No. A Professional Home Inspector has been licensed by the TREC and has inspected hundreds, perhaps even thousands, of homes in his or her career. An Inspector is familiar with the all the elements of home construction, their proper installation, maintenance, as well as, city code and regulations. The Inspector understands how the home's systems and components are intended to function together, as well as, how and why they fail. A SiteGuard Inspection Services Professional Home Inspector remains objectively impartial. For the most accurate representation of the property's current condition it is important to have an impartial third-party Inspector, preform an inspection and present findings.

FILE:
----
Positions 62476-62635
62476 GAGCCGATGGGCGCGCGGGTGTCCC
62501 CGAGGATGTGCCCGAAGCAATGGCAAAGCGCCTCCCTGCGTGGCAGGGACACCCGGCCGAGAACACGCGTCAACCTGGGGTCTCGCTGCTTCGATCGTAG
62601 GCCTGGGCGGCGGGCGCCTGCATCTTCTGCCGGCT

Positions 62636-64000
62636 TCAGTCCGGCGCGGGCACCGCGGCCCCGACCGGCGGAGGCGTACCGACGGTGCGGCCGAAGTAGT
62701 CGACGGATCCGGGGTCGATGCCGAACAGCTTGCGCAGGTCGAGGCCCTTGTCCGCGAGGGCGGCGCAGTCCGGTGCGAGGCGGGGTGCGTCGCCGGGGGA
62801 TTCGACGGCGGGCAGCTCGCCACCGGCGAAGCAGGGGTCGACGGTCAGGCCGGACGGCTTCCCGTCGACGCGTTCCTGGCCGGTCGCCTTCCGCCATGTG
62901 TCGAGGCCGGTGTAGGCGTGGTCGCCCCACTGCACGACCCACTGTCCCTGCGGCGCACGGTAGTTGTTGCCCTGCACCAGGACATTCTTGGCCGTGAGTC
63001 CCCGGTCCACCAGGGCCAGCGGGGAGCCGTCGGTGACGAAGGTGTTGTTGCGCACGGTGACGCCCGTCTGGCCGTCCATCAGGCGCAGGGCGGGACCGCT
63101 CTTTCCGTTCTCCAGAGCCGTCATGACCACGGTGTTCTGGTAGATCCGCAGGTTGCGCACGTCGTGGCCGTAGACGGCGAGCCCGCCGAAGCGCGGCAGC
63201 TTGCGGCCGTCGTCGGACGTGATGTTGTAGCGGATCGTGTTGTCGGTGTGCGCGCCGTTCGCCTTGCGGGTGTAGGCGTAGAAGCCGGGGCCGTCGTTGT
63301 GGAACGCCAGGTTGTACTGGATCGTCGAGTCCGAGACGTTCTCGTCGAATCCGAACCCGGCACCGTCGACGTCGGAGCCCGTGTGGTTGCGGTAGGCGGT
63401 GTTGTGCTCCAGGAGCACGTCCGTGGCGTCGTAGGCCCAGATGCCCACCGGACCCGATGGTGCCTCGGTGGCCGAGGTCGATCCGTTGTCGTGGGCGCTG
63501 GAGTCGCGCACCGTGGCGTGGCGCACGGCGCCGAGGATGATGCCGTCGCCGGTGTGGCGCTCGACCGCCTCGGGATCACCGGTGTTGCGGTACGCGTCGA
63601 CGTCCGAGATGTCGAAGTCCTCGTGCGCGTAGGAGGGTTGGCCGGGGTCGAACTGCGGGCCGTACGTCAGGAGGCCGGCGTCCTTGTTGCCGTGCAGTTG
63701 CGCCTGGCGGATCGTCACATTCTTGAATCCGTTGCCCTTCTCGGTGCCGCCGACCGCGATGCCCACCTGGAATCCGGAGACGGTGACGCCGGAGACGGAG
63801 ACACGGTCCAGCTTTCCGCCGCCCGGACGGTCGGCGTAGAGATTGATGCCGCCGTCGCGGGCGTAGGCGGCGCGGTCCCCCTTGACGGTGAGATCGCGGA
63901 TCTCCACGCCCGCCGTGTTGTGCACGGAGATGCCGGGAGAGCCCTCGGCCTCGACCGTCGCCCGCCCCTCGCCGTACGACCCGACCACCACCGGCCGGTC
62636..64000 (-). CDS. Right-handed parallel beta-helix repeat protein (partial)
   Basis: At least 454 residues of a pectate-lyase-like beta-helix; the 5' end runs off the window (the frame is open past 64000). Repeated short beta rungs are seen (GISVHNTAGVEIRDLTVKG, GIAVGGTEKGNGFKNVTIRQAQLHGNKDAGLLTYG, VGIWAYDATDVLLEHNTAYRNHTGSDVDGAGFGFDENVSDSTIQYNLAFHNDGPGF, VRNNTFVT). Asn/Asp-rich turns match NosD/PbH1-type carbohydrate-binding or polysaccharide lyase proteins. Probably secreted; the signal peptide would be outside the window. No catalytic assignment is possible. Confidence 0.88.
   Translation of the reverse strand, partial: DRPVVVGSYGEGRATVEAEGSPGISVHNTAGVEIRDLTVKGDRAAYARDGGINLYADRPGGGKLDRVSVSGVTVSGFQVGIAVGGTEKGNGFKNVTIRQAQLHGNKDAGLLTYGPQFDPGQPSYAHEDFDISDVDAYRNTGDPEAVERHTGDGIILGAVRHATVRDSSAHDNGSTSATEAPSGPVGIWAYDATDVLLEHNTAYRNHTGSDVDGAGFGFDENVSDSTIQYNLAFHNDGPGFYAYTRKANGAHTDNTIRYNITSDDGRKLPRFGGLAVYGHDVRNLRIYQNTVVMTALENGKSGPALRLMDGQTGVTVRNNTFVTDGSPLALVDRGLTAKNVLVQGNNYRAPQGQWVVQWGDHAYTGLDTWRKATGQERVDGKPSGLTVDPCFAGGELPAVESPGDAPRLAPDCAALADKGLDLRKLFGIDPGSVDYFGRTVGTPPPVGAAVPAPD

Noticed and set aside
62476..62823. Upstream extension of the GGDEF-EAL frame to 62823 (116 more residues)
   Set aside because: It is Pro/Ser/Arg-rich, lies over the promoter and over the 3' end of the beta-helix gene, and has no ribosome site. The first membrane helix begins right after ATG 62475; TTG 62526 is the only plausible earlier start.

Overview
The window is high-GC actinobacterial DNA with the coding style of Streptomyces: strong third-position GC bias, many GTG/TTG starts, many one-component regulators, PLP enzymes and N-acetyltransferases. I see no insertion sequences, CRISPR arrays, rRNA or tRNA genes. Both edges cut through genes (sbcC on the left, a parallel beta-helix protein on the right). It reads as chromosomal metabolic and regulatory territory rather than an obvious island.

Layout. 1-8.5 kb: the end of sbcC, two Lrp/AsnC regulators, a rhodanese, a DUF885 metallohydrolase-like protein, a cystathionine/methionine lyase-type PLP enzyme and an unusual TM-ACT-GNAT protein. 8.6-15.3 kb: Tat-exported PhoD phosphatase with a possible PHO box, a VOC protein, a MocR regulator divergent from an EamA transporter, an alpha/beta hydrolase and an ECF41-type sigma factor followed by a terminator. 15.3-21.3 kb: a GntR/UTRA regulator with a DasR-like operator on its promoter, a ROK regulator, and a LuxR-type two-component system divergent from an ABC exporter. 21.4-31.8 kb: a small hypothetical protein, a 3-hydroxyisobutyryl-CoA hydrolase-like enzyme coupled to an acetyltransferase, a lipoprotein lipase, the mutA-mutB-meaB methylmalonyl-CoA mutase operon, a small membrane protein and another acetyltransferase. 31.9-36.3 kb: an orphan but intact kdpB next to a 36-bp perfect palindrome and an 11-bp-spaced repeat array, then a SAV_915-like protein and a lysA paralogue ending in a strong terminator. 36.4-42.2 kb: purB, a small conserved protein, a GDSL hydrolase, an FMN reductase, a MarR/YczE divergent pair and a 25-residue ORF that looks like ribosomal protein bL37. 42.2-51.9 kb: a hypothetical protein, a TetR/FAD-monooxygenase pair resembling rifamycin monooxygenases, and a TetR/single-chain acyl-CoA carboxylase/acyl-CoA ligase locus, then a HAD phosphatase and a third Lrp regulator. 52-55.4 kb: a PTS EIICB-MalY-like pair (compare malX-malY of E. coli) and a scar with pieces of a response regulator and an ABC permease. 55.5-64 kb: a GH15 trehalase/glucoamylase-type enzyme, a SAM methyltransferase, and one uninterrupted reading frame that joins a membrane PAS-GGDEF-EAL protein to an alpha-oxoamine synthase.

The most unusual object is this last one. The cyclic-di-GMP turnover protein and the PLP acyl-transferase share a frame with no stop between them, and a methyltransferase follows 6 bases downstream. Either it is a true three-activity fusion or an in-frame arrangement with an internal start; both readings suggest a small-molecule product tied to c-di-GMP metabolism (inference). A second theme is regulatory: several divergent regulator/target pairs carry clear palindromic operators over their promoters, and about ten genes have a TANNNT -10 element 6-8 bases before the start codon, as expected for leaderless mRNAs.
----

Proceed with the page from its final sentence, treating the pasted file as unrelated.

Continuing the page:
Can a house fail inspection?
No. A professional home inspection is an examination of the current condition of your future home. It is not an appraisal, which determines market value, or a municipal inspection, which verifies local code compliance. A Home Inspector, therefore, will not pass or fail a house, but rather describe its physical and mechanical condition to indicate what may need repair or replacement.
What if the report reveals problems?
No house is perfect. If the Inspector identifies problems, it does not necessarily mean you shouldn't buy the house, only that you will know in advance what to expect. A Seller maybe flexible with the purchase price or contract terms if major problems are found. If your budget is tight, or if you don't wish to become involved in future repair work, this information will be extremely important to you.